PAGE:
Politics & Government

Political news

Pres. Barack Obama at Forsyth Tech
Jennifer Rotenizer, Winston-Salem Journal

There have been encouraging signs the economy is no longer shrinking – but growing.   President Barack Obama told a crowd in Winston-Salem yesterday he will continue to fight for investments in education and innovation – a move he says will help continue the country’s economic recovery.   The president’s words were welcomed by students and staff at Forsyth Technical Community College where they’re in the business of re-invention and re-training.

Rep. Tim Moore
NC General Assembly

State Republicans plan to introduce a bill that would require voters in North Carolina to present identification… possibly photo identification… before casting votes. Republicans have tried to pass this sort of bill before. But they’ve been the minority party.  They will take over the House and Senate in January.

Election Turnout Doesn't Match Hype

Dec 3, 2010
Bob Hall
Democracy NC

Despite all the media coverage of last month’s elections, the majority of North Carolina voters did not cast a ballot.

44% of the state’s registered voters cast a ballot in this year’s midterm elections. That’s better than 37% in 2006, but Bob Hall with Democracy North Carolina says it’s still pretty low.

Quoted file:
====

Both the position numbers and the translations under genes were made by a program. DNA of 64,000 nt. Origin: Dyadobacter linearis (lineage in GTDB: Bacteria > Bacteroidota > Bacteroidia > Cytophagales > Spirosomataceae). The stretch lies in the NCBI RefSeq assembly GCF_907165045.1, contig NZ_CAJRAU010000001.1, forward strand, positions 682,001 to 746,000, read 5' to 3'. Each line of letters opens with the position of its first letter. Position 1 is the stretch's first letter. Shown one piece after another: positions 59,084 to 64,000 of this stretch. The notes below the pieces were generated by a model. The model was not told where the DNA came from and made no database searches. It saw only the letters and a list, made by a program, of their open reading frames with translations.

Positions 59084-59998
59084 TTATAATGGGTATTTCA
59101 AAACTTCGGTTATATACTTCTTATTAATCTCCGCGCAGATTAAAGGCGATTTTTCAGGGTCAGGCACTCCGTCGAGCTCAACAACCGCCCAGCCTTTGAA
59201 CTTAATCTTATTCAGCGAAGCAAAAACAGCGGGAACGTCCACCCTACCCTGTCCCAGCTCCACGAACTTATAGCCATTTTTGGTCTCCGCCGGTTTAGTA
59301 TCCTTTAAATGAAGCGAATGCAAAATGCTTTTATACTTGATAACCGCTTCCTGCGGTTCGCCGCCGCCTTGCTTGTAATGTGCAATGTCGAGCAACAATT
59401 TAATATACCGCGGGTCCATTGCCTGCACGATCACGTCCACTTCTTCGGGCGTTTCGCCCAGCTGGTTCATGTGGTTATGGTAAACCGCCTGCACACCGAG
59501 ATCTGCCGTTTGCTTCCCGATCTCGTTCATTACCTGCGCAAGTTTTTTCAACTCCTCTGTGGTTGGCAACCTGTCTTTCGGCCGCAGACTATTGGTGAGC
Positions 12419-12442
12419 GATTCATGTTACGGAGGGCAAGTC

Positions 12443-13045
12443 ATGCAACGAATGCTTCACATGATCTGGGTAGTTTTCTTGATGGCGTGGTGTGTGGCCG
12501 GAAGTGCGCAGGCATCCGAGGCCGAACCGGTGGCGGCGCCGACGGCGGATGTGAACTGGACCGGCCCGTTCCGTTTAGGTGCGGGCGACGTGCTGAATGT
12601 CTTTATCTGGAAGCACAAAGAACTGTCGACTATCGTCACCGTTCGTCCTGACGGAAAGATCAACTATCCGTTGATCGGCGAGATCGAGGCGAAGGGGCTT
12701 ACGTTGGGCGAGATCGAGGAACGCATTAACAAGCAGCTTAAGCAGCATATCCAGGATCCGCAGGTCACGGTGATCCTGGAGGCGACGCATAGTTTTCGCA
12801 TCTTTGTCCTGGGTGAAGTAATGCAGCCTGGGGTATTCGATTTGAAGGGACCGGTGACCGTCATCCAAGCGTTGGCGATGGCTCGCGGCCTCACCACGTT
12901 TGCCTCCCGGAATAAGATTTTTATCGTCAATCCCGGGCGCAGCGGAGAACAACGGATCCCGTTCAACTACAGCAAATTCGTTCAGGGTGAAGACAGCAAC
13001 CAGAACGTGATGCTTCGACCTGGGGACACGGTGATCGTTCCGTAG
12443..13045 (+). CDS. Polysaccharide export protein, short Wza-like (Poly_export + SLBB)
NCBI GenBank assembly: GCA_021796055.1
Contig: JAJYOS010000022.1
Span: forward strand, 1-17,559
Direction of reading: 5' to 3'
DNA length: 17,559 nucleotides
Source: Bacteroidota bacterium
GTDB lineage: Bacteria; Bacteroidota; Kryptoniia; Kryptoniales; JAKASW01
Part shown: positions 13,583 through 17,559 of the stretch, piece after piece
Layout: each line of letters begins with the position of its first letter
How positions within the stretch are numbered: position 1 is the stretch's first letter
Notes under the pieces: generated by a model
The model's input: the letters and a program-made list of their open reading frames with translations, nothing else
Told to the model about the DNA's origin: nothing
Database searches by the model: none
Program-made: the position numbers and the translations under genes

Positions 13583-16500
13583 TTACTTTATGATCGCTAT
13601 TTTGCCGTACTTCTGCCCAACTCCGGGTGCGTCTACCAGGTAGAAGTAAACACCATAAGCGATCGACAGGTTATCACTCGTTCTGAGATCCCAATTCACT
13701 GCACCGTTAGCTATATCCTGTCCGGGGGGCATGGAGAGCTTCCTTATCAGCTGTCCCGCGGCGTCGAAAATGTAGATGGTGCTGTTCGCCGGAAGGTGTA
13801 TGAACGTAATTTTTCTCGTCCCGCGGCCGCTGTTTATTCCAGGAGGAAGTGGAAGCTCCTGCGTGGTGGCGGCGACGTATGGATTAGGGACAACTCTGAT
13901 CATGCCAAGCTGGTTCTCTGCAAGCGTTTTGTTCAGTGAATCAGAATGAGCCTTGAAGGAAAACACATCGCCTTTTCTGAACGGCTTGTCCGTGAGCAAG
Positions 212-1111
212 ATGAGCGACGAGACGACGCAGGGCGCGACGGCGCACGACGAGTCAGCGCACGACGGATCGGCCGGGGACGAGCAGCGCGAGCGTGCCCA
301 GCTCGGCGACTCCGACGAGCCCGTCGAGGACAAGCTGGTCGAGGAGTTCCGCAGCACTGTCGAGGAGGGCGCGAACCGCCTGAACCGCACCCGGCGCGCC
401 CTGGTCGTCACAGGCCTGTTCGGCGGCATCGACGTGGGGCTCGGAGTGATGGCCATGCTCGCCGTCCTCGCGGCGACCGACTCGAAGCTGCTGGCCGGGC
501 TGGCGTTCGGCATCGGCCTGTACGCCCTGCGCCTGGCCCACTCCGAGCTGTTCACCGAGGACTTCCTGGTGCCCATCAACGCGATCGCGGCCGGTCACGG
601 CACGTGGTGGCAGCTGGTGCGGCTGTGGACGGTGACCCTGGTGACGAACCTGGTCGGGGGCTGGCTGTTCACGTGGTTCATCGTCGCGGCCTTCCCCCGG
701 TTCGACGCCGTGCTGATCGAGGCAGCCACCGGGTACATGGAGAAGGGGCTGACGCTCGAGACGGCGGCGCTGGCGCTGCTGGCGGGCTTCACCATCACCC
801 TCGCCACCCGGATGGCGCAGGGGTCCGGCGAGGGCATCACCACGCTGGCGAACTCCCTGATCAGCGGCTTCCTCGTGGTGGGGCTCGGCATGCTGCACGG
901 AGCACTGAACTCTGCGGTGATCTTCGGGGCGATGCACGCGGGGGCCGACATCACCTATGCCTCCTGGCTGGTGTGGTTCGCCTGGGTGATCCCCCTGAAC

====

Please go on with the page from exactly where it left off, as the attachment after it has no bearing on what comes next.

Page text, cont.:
All Raleigh City taxi cabs now have flashing lights in case the driver experiences a threatening situation. Police want citizens to call 911 if they see amber lights flashing from a taxi cab's trunk or grille. A city law requires all drivers to have the silent alarm system. Officials adopted the law after an unusually high number of cab robberies in 2008.

New State Laws Take Effect

Dec 1, 2010
Susie, the burned dog who inspired Susie's Law
Laura Leslie

New state laws take effect today on issues ranging from video gambling and Medicaid fraud to animal abuse.

Clinton In Greensboro

Nov 30, 2010
Clinton
Bryan Series

Former President Bill Clinton will speak in Greensboro tonight. He is appearing as part of Guilford College's Bryan Lecture Series.

Fifty years ago, on Feb. 1, four black college students sat down at a whites-only Woolworth's lunch counter in Greensboro, N.C. The "Greensboro Four," along with friends and supporters, returned to the counter every day for six months until the lunch counter was desegregated.

Their determination to resist Jim Crow laws inspired thousands of peaceful sit-ins and helped to end official segregation in the South. On Monday, in the same building that once housed the Woolworth's store, the International Civil Rights Center & Museum opens.

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